Can you trace your anarchic tendencies back to something specific?

    Reply
  2. JT Ellison

    It’s a great analogy, Simon. I love the image of the ivory tower with C4 packed around the bottom.

    I’m with Alex, what drives you to make the conflict so deep?

    Reply
  3. Louise Ure

    There’s certainly anarchy in tearing your protagonist’s life apart. But that raises for me, once again, the question of series vs. standalone.

    How often can you pack that C4 around the same character’s ivory tower before the Chicken Little (or worse, Jessica Fletcher) Syndrome sets in?

    Reply
  4. toni mcgee causey

    I think Louise raises a great point — it’s one I’m aware of as I write a series with a character where her life turns into a disaster on a regular basis. (She’ll say of herself that a day without disaster is a day in someone else’s life.) With a series, I want the character to grow, to change as a result of what’s happened to her, or otherwise, she’s just a useful machine. People faced with constant disaster have to chane in order to cope, and what they value stands sharply against the chaos as the thing that helps them hold onto their sanity or their humanity. On the other hand, if there are enough disasters, you would start to wonder why a character doesn’t change their life enough to avoid them, and I think there has to be a compelling reason built in. (Then again, I do think series often have a natural end, or at least, most of them should.)

    Love the C4 / tower image. I know I’m constantly packing it around my characters.

    Reply
  5. pari

    Simon,I’ve been really enjoying your posts; they’re wonderfully written and insightful. Thank you.

    Re:The C4Works beautifully for a standalone. I don’t think it does much for the series. Both Louise and Toni hit on that — and the need for a character in a series to change enough for growth without so much that he or she is incapacitated.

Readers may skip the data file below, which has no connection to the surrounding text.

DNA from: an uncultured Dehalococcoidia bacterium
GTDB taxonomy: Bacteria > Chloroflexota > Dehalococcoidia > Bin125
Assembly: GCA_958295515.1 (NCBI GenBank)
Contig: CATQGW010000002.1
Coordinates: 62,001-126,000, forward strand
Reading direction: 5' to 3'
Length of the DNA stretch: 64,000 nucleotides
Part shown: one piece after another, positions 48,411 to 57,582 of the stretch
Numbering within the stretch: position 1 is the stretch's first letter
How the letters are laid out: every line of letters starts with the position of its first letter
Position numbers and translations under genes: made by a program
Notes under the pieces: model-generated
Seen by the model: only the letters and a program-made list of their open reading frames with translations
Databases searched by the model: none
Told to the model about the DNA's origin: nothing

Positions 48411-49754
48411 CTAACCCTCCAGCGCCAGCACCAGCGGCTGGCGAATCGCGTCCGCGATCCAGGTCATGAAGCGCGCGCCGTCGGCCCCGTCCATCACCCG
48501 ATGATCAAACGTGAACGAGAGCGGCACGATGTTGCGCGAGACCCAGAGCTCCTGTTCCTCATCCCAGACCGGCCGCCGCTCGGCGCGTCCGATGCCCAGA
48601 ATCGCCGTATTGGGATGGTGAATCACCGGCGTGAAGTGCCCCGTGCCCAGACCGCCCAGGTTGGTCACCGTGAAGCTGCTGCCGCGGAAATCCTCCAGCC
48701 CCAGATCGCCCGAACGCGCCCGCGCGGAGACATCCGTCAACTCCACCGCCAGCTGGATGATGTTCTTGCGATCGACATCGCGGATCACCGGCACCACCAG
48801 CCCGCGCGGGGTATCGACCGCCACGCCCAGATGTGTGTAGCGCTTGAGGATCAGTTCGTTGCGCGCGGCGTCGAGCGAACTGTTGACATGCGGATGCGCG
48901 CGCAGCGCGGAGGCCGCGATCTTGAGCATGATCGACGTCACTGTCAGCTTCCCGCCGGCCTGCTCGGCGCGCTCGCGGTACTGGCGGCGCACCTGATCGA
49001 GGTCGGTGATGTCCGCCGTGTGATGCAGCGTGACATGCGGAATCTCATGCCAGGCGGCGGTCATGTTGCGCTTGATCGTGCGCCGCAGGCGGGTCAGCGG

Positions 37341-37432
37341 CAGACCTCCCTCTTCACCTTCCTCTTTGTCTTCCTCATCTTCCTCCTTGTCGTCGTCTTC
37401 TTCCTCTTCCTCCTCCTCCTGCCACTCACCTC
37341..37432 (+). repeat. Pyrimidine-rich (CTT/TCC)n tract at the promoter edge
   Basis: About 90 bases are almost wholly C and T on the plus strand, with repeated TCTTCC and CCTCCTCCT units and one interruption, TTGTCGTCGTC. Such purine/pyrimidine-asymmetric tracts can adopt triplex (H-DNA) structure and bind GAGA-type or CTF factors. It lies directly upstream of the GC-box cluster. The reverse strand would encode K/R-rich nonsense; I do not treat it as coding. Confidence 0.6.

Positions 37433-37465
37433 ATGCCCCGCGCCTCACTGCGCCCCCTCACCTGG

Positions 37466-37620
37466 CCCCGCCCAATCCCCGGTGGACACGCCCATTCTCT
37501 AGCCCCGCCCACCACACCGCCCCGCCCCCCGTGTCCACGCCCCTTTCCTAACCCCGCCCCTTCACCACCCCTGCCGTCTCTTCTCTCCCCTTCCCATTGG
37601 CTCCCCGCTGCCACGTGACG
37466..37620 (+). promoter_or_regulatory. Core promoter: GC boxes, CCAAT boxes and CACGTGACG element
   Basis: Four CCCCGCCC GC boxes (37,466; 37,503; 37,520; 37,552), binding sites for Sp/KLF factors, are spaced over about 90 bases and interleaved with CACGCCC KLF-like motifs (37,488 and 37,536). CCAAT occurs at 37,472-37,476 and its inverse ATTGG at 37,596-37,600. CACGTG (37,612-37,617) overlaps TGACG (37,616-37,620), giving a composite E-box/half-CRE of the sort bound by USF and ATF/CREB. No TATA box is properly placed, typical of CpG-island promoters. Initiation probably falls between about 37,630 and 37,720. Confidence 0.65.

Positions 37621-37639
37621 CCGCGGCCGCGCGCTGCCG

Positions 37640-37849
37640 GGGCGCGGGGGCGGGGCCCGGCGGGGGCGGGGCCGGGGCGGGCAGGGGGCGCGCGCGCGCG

I think we’re going for different things with each approach. There’s a marvelous freedom in writing standalones. I bet I’ll do it somewhere along the way because of that.

    With series, the thing I adore is the size of the canvass. I can really explore my protagonist and the people who are most important to her life. It becomes quite character driven to be interesting — at least to me.

    I don’t feel a need to destroy completely — but to challenge profoundly so that there is forward movement in the arc of my characters’ lives.

    Reply
  6. Alex Sokoloff

    Toni, I think you’ve got a great opportunity for growth with your disaster-prone heroine. My sister likes to quote this little parable.

    “A man walks along the road. He falls into a hole.

    He gets out and walks along the road. He falls into a hole.

    He gets out and walks along the road. He sees a hole in front of him. He falls into it.

    He gets out and walks along the road. He sees a hole ahead. He walks around it.”

    And so it is with all of us, right?

    I look forward to seeing Bobbi Faye learn to avoid the holes.

    Reply
  7. simon

    I don’t know why or where the need to do my worst to my characters. I think it’s because I’ve other people’s lives go off the rails and how easily it can happen…

    Reply